David Sweetser, MD, PhD, chief of the Medical Genetics Program at MassGeneral Hospital for Children, explains why it is such an opportune time to be in the field.
Exciting Time for Growing Genetics Program
Throughout his pediatric residency David Sweetser, MD, PhD, struggled to choose between his two passions: genetics and hematology-oncology. Meanwhile, his research interests focused on trying to understand the fundamentals of human development and the genes that control development.
“That kind of research could have gone either way,” Sweetser says.
Sweetser chose a fellowship in genetics, and then became immersed in the research of genes associated with Hirschsprung’s disease, a serious disorder of the bowel. He found some of those genes were also linked to cancer development and was encouraged to focus on hematology-oncology, which led him to a subsequent fellowship in that specialty.
David Sweetser, MD, PhD
Today Sweetser is board certified in Hematology and Oncology, Medical Genetics in Clinical Genetics and Medical Genetics in Clinical Biochemical Genetics. This spring, he was appointed chief of the Genetics Program at MassGeneral Hospital for Children, where he has worked as an attending physician and researcher for the past eight years primarily in pediatric hematology and oncology and with additional work in medical genetics.
“It’s a very exciting time to be in genetics. It’s hard to escape all the news reports about the explosion of knowledge about genetics and how genes are involved, not only in developmental disorders and birth defects, but in almost all aspects of human disease,” Sweetser says.
In the last decade, the field of genetics and genomic testing has expanded immensely and Sweetser says each year the body of knowledge available in the field is easily tenfold greater than the year before.
In the past physicians would at most be able to diagnose a child born with a birth defect, without offering much in the way of treatment. But today Sweetser says, “we can help them at a number of different levels,” due to the existing historical information about genetic disorders and the mounting knowledge of how genes affect development.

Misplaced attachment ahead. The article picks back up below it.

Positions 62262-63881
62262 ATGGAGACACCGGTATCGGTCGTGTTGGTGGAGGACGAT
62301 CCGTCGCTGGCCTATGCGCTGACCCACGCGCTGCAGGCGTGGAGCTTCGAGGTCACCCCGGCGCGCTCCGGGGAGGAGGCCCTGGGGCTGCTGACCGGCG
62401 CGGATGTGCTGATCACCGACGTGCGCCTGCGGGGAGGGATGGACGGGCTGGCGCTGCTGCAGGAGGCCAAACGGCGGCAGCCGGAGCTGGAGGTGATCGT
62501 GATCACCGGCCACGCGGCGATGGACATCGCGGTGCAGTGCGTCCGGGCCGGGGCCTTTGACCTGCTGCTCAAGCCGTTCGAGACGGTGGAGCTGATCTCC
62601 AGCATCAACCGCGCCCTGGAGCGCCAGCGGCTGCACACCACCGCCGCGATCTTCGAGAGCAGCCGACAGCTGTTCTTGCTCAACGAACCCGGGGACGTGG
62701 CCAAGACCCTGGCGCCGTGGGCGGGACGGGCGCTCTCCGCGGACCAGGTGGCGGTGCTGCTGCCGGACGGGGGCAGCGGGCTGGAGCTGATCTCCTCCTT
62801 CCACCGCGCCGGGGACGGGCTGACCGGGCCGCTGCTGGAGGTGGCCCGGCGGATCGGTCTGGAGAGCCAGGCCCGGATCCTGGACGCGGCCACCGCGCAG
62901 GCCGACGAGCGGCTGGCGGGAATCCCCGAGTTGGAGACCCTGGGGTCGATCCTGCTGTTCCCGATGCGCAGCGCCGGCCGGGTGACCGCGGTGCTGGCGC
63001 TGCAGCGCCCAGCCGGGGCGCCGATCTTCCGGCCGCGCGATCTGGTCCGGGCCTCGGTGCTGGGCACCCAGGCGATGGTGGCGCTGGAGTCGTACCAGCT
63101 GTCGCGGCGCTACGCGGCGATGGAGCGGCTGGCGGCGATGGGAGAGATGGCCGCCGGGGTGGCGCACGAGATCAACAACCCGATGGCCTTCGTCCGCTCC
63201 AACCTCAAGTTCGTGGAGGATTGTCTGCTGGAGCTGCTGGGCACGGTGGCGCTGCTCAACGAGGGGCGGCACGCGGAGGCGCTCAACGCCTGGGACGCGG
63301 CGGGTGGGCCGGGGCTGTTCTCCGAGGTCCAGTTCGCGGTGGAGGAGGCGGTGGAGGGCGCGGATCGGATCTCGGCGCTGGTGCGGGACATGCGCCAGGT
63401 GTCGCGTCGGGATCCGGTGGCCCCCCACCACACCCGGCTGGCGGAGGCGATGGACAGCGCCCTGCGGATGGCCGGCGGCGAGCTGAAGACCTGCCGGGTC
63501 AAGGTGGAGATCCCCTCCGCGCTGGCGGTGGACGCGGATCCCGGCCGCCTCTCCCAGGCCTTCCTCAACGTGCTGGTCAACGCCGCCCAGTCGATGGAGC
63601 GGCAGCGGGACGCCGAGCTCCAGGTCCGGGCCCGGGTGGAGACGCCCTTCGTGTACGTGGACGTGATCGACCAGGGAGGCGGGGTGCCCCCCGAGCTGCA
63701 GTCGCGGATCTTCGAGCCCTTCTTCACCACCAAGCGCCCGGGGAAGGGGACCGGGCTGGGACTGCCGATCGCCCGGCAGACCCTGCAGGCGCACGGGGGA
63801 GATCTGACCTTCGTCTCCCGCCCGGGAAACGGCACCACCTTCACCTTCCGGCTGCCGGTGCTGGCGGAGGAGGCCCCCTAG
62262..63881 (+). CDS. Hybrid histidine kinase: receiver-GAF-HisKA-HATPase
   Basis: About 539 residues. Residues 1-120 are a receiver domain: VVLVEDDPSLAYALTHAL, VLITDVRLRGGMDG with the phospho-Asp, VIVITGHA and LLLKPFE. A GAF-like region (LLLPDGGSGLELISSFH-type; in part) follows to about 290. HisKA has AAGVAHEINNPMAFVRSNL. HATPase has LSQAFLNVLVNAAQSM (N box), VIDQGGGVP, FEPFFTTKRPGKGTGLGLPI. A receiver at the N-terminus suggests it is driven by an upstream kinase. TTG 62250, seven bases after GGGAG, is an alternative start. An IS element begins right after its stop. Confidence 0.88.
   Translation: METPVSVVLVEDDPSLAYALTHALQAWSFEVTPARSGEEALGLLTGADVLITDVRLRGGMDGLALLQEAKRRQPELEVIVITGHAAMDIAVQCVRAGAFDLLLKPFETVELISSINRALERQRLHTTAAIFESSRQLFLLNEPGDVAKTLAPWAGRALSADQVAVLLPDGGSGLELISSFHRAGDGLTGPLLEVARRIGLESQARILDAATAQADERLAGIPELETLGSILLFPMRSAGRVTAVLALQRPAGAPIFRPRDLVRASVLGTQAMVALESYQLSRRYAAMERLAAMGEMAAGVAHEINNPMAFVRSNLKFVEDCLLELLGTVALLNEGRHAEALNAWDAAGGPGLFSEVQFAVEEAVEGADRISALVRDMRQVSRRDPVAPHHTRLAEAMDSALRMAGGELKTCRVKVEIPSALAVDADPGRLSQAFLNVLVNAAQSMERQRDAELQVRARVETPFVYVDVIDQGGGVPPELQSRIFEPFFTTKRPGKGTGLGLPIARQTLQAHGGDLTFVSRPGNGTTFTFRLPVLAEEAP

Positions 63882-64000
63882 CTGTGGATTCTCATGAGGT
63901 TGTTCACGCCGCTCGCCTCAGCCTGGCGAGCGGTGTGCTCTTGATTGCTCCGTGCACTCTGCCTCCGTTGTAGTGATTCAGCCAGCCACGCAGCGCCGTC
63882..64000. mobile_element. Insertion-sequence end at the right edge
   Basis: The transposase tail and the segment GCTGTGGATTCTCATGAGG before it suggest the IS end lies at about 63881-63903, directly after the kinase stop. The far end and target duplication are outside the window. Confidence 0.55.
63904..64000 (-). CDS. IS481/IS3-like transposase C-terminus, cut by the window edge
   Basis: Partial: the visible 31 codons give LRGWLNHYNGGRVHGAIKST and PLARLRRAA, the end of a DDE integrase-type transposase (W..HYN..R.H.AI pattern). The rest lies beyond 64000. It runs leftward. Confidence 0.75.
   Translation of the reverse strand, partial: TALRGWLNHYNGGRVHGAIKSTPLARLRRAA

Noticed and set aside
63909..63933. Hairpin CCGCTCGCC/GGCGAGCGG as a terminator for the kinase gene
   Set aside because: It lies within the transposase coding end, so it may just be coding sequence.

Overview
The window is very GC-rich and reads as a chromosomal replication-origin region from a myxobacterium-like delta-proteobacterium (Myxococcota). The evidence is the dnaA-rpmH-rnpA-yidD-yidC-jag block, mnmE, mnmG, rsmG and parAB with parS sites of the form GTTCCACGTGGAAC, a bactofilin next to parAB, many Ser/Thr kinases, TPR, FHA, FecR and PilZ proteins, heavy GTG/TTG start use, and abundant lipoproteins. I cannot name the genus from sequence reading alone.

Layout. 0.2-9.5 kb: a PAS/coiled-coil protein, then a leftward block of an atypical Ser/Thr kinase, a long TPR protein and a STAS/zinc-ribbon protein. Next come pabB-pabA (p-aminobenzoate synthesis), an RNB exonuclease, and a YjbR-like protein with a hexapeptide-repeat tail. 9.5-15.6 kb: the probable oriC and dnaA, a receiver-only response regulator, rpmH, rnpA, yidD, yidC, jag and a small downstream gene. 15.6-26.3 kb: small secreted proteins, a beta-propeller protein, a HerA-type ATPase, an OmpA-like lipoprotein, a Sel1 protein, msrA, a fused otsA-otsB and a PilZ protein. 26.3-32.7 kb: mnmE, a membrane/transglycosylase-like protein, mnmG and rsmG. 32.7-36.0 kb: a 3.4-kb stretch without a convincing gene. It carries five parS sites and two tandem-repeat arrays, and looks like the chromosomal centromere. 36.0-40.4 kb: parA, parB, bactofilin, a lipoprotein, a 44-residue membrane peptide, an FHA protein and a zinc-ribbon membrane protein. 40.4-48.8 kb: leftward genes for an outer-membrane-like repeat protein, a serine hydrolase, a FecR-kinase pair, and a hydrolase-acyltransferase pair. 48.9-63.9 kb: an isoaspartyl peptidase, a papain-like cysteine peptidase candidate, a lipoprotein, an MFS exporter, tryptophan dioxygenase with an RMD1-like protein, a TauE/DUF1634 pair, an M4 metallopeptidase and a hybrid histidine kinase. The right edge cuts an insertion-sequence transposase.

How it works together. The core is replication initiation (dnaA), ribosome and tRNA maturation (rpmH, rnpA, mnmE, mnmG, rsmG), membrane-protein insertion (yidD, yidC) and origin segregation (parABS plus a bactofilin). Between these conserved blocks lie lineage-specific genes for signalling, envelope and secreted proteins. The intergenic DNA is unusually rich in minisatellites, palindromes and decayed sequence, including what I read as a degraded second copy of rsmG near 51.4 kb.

“Now there’s an increasing number of treatments for many of these disorders that were otherwise not treatable,” Sweetser says.
Lifelong Genetic Services
The MGHfC Genetics Program diagnoses and treats patients with genetic or metabolic health problems. They evaluate patients with physical anomalies, developmental delays, autism spectrum disorders, metabolic abnormalities and organ dysfunctions to help determine if these findings have an underlying genetic contribution. This information can be helpful for providing treatment, understanding the future course of these individuals and identifying other related conditions that might need attention. It can also help determine if there is a chance other family members or future children may be affected. A core team of genetic counselors, physicians, genetics resident trainees and a nutritionist compile an in-depth family history, evaluate each patient through a detailed physical and determine which tests to order and what treatments may be offered.
Many of the program’s patients are newborns referred from the nursery based on state-mandated newborn screening tests. About 40 percent of the patients treated in the program are adults, because many conditions with genetic causes, such as cardiomyopathies, connective tissue disorders and neurological conditions may not cause problems until later in life.
“Based at Mass General, we are one of the few programs in the country that can offer genetic services through all stages in life, from prenatal counseling and newborns up until well into adulthood,” Sweetser says.
Today nearly 1,000 genetic tests are available and used to diagnose genetic conditions as well as predict risk factors for many conditions. Knowing which tests to order and interpreting their results can be a major challenge, Sweetser says.
“What we’re finding is that there is a massive number of variations in the human population and it’s been extremely difficult to try to sort out which of these variations are actually significant in terms of causing disease,” Sweetser says.
He adds: “This is one field where everybody in it has to commit themselves to staying abreast of all the literature and keep learning,” a charge to which his program is committed.
As the field of genetics expands, the MGHfC program is also growing, under Dr. Sweetser’s leadership.
“My challenges here for the division are to try to expand the services that we offer and to provide a service for the rest of the institution in terms of helping with the diagnosis and understanding of the genetic contributions to diseases and in genetic counseling,” he says.
Dr. Sweetser will oversee an increase in the program’s pediatric staff as well as additional collaboration with specialists who primarily see adults. This year the program is opening a multidisciplinary Turner Syndrome Clinic with specialists in cardiology and endocrinology, and this summer as one of its collaborative efforts, it will launch a Sensory Neuro-Hearing Loss Program with Massachusetts Eye and Ear Infirmary for patients with hearing loss attributed to genetic causes. Sweetser plans to expand the services of the MGHfC Genetics Program to community hospitals.
Meanwhile, Sweetser continues to see patients once a week in the MGHfC Cancer Center, with a special interest in children who have hereditary predispositions to cancer, and he runs his research lab, studying the genes associated with leukemia and searching for new genes associated with tumor suppression and treatment for cancer.
“It’s exciting coming to work,” Sweetser says.